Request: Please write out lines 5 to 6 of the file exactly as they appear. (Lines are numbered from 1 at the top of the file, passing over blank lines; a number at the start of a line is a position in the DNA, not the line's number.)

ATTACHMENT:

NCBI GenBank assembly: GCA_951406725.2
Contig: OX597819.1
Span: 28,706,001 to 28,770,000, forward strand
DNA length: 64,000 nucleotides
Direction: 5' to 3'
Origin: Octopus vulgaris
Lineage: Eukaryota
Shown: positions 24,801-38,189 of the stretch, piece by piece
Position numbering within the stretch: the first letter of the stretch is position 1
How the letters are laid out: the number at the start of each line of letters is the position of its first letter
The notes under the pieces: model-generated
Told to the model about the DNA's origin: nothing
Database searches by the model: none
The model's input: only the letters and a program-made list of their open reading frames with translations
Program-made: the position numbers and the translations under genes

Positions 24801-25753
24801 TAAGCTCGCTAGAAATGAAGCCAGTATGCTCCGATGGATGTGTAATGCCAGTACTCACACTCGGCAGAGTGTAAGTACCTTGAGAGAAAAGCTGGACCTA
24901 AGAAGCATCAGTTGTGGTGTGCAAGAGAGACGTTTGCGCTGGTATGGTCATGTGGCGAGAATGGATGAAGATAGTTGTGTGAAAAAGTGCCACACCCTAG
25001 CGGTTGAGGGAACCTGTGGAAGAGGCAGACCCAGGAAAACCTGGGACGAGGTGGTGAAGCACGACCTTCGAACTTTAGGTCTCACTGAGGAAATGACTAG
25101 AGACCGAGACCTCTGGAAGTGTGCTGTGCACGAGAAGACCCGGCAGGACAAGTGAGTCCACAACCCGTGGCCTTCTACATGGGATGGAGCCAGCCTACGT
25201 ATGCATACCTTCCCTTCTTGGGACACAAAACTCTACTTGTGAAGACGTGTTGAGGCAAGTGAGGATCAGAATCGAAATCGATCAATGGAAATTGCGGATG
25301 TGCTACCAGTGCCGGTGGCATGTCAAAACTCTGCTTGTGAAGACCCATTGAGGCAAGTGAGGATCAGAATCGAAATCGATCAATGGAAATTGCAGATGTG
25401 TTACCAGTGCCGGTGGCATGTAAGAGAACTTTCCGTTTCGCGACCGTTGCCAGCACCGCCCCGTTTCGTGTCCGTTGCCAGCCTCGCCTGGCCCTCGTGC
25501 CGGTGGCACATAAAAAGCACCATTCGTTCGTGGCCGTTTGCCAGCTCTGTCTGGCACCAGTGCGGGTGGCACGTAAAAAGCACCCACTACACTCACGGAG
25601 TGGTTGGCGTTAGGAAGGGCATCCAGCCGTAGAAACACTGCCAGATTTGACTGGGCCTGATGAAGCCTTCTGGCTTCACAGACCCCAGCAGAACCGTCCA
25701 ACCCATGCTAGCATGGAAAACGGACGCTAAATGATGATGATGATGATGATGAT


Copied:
Direction: 5' to 3'
Origin: Octopus vulgaris